To err is human, and Todd Virts, vice president of Gaithersburg, Md.-based P.A. Portner Inc., knows this. So when he refers this fabrication form as a “dummy-proof checklist that a third-grader could fill out,” it's not a knock on anyone. “Fewer mistakes means less money down the drain,” says Virts, noting that one error could spoil expensive material.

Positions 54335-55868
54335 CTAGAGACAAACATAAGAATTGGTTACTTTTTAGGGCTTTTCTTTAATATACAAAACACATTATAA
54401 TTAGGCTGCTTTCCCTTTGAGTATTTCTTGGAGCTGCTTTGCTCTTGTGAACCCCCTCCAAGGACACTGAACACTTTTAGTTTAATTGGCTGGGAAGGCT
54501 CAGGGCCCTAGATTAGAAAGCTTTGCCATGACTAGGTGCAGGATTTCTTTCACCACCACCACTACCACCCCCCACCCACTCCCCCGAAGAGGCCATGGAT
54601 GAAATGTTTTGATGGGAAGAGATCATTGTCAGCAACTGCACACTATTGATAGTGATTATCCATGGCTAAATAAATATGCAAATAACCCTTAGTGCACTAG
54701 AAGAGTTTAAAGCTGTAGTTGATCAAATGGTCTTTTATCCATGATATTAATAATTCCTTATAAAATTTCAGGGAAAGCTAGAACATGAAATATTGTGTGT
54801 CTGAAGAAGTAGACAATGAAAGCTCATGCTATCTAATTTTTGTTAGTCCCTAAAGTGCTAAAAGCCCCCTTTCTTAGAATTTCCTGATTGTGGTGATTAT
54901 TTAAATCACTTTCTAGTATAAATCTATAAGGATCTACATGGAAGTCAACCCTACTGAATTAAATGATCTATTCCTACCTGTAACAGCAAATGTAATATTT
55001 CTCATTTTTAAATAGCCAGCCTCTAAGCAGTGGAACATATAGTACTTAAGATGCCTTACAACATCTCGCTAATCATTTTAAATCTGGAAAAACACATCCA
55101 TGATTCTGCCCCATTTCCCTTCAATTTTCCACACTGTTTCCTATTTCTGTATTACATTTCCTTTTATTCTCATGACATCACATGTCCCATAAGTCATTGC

The company uses these forms anytime a project calls for a special piece to be made. Lead carpenters fill out most of these forms, but they often get faxed to outside designers to complete. On occasion, Virts himself fills it out, placing it in the job book or personally handing it to the fabricator afterward. “Whoever is in the best position to get the answers fills it out,” Virts says.